For a number of years after graduating college, I held various positions working in the mental health field. Although the pay was miserable, it was fascinating to work with “individuals living with mental health issues.” That’s what we had to call them. They were not “mentally ill” or “patients” or even “clients.” They were to be referred to as either “individuals living with mental health issues” or “consumers.” I don’t know if that’s still how it is, but about 20-25 years ago, that was the standard.
A favorite “consumer” of mine was named Mel — short for Melvin. Mel was a slight, borderline feeble (yet somehow also exceedingly neurotic) man in his 50’s who suffered from a number of diagnoses, the most prevalent being Obsessive-Compulsive Disorder. When asked how he was doing, his answer was unwaveringly “ummm… best I could?” He came under my charge when he was living in Supported Housing, which was set up for consumers who were competent enough to live on their own, and didn’t require a group setting or 24-hour supervision. Mel had his own one room apartment with an attached kitchenette and a bathroom shared with other boarders. As Mel’s caseworker, my job was to check in with him several times a week to assist him with shopping and paying bills, make sure he was taking his medications, monitor the cleanliness of his apartment, take him to appointments, and generally assess his mental health. To give you a small glimpse into Mel’s tortured world, I will explain his method of vacuuming his one room apartment. The first step was to put on a pair of rubber, dish-washing gloves (the thick, yellow, 50’s-housewives kind – not the thin, opaque, doctor’s office ones.) After plugging in his small upright vacuum cleaner, which was not much more than an electric rug sweeper, he would spend at least thirty minutes going over and over and over the short pile, sisal carpet in his one 15′ x 15′ room. Once he was convinced each and every molecule of dirt and dust had been picked up, Mel would get a thirteen gallon kitchen trash bag, empty the meager contents of the vacuum’s dirt receptacle into it, and tie several knots at the top to ensure it was tightly closed. He would then get a second thirteen gallon trash bag, place the first trash bag into it along with the rubber gloves (turning them inside out as he takes them off), and tie several knots to secure that second bag. He then had to go down the stairs to the outside trash bin to throw it all in the garbage. This was Mel’s world.
One day Mel called me to tell me he needed a new lamp. He had been to the eye doctor, who recommended the appropriate lighting for reading. Mel was concerned that what he had was inadequate, so I picked him up and drove him to a local chain store to buy a new floor lamp. There was a good-sized assortment of lamps set on a platform raised a few inches off the floor. Mel went through every single lamp several times checking for… well, I really have no idea what he was checking for. I’m not even sure he knew what he was checking for because after forty minutes of his subtle pacing and nervously rubbing the stubble on the lower half of his face, he still couldn’t explain to me what exactly he specifically needed. FINALLY, he took a lamp off the platform and I was relieved that we were nearing the end. Then he took another lamp off the platform. Then he started taking another identical lamp off the platform before I stopped him to ask what he was doing. He explained that he wanted this particular lamp, but he was getting a fresher one from the back. “A fresher one from the back.” He picked out the freshest lamp he could get his nervous little hands on and we headed to the checkout counter to pay. At the counter, the cashier tells us that this particular lampshade does not match this particular lamp and I just about lose any composure I may have been able to miraculously keep together at this point. I run back, grab a coordinating lamp shade (not the whole lamp, just the shade!!) and get back to the register before Mel has time to reassess the entire purchase. We are in the car and I’m relieved that this lamp excursion is finally complete until Mel tells me he needs a light bulb. We stop at another smaller store and I let him make this trip on his own because, really, how long can it take? Apparently, it can take at least twenty minutes because that’s how long I waited in the car for Mel before going in to search for him. I find him in one of the aisles standing in front of the light bulbs, clearly anxious over which one to buy. Should he get a three way bulb that would be adjustable for 50, 100, and 150 watts? But the doctor recommended a 60 watt bulb. And it should have soft white glass, not clear. After what to Mel is much necessary contemplation, we find what he deems an acceptable bulb (he went with soft, white, 60 watts because he was nervous using a three way bulb on 10 less or 40 more watts than what the doctor recommended) and I go with him to pay to make sure there are no more issues/delays. Which there aren’t.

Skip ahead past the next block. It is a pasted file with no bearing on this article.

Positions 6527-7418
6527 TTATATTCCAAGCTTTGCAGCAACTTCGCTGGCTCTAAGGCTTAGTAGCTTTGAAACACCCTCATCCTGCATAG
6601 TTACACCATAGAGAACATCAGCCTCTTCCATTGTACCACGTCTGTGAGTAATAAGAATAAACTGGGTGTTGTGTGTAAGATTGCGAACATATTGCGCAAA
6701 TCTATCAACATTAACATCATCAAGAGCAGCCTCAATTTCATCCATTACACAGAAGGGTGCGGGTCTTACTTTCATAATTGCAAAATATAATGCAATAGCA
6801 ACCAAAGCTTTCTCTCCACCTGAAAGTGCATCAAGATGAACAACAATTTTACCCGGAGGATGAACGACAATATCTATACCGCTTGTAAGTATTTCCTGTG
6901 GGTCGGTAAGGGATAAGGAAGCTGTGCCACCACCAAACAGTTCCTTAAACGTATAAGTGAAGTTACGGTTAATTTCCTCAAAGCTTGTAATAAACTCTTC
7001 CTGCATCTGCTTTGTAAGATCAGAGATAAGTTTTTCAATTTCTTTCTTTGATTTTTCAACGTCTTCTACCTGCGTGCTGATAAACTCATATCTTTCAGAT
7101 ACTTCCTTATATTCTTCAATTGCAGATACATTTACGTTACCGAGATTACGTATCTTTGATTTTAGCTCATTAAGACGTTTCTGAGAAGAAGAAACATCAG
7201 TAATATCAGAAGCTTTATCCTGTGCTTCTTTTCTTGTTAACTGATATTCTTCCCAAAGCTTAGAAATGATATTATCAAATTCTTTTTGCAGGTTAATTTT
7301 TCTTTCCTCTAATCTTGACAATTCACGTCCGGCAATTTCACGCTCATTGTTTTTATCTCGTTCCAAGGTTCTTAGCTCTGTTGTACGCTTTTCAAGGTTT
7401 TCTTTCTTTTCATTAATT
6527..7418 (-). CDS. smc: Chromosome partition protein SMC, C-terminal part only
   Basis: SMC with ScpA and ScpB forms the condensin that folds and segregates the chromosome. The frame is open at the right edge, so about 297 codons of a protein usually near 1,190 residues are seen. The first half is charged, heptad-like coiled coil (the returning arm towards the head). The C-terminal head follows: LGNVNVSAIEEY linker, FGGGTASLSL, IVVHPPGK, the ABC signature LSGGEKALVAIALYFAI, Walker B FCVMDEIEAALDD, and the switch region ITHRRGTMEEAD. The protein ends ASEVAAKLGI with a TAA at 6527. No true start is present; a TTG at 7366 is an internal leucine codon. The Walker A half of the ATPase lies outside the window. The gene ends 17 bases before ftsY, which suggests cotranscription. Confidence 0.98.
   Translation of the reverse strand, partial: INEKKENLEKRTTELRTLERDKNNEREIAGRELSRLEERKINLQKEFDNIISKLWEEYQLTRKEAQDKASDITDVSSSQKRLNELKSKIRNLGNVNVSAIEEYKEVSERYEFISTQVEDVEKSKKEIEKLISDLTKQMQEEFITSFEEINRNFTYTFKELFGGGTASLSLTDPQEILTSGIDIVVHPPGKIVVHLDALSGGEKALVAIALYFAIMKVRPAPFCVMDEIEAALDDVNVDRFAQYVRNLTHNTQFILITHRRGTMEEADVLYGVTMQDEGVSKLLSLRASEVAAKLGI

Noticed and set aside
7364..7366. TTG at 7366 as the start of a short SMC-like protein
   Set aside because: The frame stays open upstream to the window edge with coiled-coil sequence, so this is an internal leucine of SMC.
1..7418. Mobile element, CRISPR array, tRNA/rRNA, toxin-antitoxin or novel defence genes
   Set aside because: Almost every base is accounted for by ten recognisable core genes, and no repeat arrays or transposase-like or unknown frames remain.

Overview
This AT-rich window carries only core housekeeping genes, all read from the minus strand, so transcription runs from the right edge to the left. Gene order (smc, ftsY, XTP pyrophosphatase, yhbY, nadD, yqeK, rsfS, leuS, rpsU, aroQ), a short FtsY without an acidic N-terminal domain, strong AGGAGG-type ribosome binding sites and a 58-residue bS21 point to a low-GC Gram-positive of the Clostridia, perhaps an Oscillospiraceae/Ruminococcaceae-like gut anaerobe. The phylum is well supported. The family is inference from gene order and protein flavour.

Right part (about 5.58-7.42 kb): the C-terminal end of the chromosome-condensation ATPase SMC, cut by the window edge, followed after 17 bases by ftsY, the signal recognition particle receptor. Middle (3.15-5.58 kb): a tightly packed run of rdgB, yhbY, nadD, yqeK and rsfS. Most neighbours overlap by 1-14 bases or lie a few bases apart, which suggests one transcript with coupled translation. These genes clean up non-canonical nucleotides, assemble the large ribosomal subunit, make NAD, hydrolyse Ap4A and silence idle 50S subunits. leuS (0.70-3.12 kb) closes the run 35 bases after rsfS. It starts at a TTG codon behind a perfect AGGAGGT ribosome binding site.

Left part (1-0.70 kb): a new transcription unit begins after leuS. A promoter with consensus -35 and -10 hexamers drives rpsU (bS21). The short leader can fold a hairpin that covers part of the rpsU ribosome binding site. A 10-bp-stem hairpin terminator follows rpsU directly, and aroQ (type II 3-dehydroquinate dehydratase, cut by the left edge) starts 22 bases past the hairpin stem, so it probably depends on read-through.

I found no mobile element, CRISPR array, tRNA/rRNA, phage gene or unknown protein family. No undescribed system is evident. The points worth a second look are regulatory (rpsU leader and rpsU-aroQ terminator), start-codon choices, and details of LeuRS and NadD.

We get back to Mel’s apartment and he needs me to come upstairs to help him set up this new lamp. We plug it in, bulb in place, turn it on, and it doesn’t work. (And inside my head I’m going through every expletive I can think of while keeping it together enough to be a calming influence on poor, distraught Mel.) Unfortunately for Mel, he didn’t get the fresher light bulb from the back and this one is broken. He tells me it’s important that we return the bulb for a new one right now and I tell him that my shift had actually ended an hour and a half ago, but I’d be happy to take him the following day (which was a lie because, although I would absolutely take him the next day, I would absolutely not be happy to do it, but the poor guy doesn’t need to know that.) So Mel spent the night reading by substandard light wattage and I went home to reassess how I prioritize things in my life.